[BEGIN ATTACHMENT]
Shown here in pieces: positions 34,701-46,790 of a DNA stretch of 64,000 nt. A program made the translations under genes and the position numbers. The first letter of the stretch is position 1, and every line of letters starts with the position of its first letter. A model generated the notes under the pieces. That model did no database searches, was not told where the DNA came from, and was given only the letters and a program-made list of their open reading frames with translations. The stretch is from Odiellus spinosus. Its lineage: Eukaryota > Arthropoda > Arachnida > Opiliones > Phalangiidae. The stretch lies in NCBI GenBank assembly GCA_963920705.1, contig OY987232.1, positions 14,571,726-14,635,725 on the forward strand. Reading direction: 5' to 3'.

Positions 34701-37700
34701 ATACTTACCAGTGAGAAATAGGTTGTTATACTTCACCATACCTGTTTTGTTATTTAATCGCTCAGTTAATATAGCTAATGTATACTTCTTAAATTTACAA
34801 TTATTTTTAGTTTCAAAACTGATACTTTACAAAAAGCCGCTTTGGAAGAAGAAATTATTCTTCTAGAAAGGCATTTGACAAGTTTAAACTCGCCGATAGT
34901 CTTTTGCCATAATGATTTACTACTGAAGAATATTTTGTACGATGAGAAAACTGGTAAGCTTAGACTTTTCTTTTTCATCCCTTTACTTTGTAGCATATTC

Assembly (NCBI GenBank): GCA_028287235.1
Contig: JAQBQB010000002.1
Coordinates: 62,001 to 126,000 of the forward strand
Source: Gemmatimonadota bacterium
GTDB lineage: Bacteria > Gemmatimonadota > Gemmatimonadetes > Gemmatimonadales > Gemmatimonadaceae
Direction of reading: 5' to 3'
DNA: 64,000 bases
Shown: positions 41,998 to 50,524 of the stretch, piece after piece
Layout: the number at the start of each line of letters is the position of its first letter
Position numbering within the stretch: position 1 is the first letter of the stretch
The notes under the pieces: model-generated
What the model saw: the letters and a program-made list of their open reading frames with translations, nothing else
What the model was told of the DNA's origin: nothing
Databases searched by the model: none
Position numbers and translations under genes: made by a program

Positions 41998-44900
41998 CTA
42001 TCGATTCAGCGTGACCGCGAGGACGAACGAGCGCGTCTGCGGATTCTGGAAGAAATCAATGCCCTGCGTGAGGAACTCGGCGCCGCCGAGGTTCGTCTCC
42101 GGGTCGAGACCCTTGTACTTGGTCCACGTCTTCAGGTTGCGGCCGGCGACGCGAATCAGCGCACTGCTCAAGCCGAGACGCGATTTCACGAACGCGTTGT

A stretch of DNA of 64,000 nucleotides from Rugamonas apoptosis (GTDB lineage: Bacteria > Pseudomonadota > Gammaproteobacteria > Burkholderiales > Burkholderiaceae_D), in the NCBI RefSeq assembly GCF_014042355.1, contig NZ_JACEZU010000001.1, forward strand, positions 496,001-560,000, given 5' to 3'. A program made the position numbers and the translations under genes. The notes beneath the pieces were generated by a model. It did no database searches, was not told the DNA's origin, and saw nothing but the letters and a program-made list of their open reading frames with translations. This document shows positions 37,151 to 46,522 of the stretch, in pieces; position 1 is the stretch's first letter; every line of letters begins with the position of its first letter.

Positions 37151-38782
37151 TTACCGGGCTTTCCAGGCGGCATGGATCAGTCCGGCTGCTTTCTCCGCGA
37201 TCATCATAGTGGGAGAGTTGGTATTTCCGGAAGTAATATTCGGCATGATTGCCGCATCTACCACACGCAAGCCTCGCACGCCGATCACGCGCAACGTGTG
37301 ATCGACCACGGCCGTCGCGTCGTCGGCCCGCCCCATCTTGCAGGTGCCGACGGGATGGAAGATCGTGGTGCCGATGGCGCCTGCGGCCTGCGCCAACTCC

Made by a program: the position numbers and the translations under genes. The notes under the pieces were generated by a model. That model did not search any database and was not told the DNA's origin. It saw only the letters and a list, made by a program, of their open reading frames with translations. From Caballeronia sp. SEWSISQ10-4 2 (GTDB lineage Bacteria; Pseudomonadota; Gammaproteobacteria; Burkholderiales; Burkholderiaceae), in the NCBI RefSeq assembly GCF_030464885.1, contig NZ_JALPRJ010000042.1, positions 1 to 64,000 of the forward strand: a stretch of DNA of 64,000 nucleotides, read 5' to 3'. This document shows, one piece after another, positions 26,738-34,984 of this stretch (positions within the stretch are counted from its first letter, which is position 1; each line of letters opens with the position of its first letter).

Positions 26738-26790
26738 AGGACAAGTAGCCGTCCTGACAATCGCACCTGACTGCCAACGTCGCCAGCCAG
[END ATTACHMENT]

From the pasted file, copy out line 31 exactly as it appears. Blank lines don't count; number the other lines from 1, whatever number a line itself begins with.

Positions 26738-26790